Limitations on the time a plaintiff may bring suit have existed almost as long as the laws allowing plaintiffs to bring suit. Time limits find their origins in Roman law and have continued to be used in subsequent legal systems to this day. As early as 1236, English statutes were enacted prohibiting real property actions if they were based on a seisin prior to a given date. The modern time bar statutes first appeared in England in the Limitations Act of 1623.
In Alston v. Hormel Foods Corp., 273 Neb 422, --- NW2d --- (2007), the Nebraska Supreme Court held genuine issues of material fact existed as to whether statute of limitations ran on plaintiff’s October, 2003, complaint when the facts established she was first exposed to alleged hazards in 1990 or 1991, her diagnosis was made in 1996, but her last exposure to the alleged hazards was in November, 1999.
Beginning in September, 1988, Alston started working as a U.S. Department of Agriculture (“USDA”) meat inspector. In 1990 or 1991, she was assigned to Hormel Foods Corporation’s (“Hormel”) Fremont, Nebraska plant. While at Hormel, she was subjected to “excessive amounts of odor coming form the smokehouse ....” Alton, 273 Neb at 423. Alston claimed the work conditions exacerbated her asthma and lower airway reactivity; due to the respiratory problems, she also suffered from depression. Id.
In May, 1996, Alston was hospitalized for three (3) days; she was diagnosed with acute exacerbation of asthmatic bronchitis and allergic rhinitis. Id. In November, 1997, Alston missed work due to her physical condition.
In November, 1999, Alston completed and filed an application for immediate retirement from her USDA position. Id. at 424. Alston wrote in her application for retirement that she became disabled from her current position in April, 1995. In her application, Alston wrote, extensively, about her physical condition and attributed her disease to the “work environment.”
In November, 1999, Alston terminated her employment with Hormel. At the same time, her doctor stated Alston had “significant asthma which is exacerbated by her environmental exposure at her place of employment.” In December, 1999, an allergy and asthma specialist wrote his suspicion that Alston’s condition will not improve until she is removed from “her current work environment.” Id.
In October, 1993, Alston filed her complaint against Hormel alleging excessive smoke and odor periodically reached the kill floor where she worked, Hormel had notice of the smoke and odor, and her condition was exacerbated by the smoke and odor. Id.
Hormel challenged Alston’s complaint on statute of limitations grounds, and filed a motion for summary judgment. The district court granted the motion. The Supreme Court reversed.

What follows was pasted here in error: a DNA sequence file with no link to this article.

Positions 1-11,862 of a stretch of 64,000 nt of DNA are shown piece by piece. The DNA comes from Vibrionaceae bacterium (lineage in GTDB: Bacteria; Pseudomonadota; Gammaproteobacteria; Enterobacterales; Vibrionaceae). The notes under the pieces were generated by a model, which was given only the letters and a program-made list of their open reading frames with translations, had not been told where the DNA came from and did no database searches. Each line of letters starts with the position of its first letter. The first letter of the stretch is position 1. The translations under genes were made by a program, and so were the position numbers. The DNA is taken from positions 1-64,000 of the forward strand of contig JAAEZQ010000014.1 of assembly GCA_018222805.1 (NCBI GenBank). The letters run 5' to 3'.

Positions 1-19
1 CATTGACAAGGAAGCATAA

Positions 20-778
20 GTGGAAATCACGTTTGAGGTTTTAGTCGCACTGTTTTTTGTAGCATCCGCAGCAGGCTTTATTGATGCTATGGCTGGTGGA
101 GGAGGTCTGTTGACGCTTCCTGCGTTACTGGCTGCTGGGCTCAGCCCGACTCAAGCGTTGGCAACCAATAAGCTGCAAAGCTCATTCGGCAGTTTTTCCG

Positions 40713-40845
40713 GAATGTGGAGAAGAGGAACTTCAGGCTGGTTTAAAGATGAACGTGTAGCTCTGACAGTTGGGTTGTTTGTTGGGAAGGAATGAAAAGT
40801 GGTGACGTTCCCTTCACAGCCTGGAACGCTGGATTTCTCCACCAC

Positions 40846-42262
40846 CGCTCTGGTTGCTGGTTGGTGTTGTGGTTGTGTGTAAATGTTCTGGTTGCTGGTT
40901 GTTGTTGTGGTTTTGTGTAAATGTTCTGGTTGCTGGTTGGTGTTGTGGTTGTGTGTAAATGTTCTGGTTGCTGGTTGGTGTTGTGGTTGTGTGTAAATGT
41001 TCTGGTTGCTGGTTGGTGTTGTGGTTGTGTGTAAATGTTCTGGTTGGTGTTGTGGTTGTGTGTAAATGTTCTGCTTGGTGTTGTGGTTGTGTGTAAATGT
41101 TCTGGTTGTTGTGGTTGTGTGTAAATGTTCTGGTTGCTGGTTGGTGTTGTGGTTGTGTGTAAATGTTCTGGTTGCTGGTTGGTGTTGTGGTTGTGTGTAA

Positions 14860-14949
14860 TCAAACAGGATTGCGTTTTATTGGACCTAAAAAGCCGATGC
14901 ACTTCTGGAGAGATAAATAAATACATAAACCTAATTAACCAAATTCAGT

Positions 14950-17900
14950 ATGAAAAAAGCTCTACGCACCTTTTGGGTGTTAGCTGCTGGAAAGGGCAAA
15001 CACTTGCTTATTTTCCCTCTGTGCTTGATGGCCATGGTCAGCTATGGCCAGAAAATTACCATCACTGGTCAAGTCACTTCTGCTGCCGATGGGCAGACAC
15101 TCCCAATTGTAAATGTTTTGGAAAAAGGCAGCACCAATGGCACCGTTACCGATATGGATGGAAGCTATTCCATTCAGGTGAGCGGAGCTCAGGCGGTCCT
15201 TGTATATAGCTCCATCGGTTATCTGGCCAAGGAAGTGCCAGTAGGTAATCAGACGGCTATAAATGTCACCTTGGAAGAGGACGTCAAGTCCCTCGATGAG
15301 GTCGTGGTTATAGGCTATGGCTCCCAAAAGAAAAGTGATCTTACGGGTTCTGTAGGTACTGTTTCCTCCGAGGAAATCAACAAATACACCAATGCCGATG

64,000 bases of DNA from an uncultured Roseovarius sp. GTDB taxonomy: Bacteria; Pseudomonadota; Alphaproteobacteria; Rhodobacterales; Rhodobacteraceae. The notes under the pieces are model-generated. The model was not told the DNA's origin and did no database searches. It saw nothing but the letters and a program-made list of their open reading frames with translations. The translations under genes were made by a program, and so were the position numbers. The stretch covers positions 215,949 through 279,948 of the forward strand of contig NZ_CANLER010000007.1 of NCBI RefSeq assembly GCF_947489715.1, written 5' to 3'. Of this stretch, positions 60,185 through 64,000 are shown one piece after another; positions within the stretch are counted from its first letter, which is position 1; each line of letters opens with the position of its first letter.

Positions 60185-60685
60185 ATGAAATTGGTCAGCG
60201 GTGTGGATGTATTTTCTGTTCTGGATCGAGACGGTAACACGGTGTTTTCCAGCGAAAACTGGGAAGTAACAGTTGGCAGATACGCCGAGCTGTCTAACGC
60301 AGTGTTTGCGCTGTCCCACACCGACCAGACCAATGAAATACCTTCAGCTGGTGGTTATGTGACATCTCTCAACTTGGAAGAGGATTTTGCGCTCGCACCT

In reversing and remanding, the Supreme Court held:
It is well accepted that when an individual is subject to a continuing, cumulative pattern of tortious conduct, capable of being terminated and involving continuing or repeated injury, the statute of limitations doe no run until the date of the last injury or cessation of the wrongful action.
Id. at 426 (citations omitted).
The Court continued:
[T]the ‘continuing tort doctrine’ is not a separate doctrine, or an exception to the statute of limitations, as much as it is a straightforward application of the statute of limitations: It simply allows claims to the extent that they accrue within the limitations period. A ‘continuing tort’ ought not to be a rationale by which the statute of limitations policy can be avoided. But when there are continuing or repeated wrongs that are capable of being terminated, a claim accrues every day the wrong continues or each time it is repeated, the result being that the plaintiff is only barred from recovering those damages that were ascertainable prior to the statutory period preceding the lawsuit.
Id. at 429-30.
In concluding genuine issues of material fact existed as to whether Alston was injured by a continuing within the relevant four year limitations period, the Court also concluded the ‘discovery rule” did not affect the holding. Id. at 430. In determining when a claim accrues for a continuing tort “discovered” within the meaning of the discovery rule, but before the tort-feasor ceases the alleged tort, the Court concluded the “discovery rule,” at least in Nebraska, is a “tolling doctrine” and not one of accrual. To hold otherwise, and permit the discovery rule to apply under such circumstances, would be to issue the tort-feasor an “open ended license” to continue engaging in tortious conduct without any consequence.
Id. at 434-35. ”
Claudia L. Stringfield-Johnson
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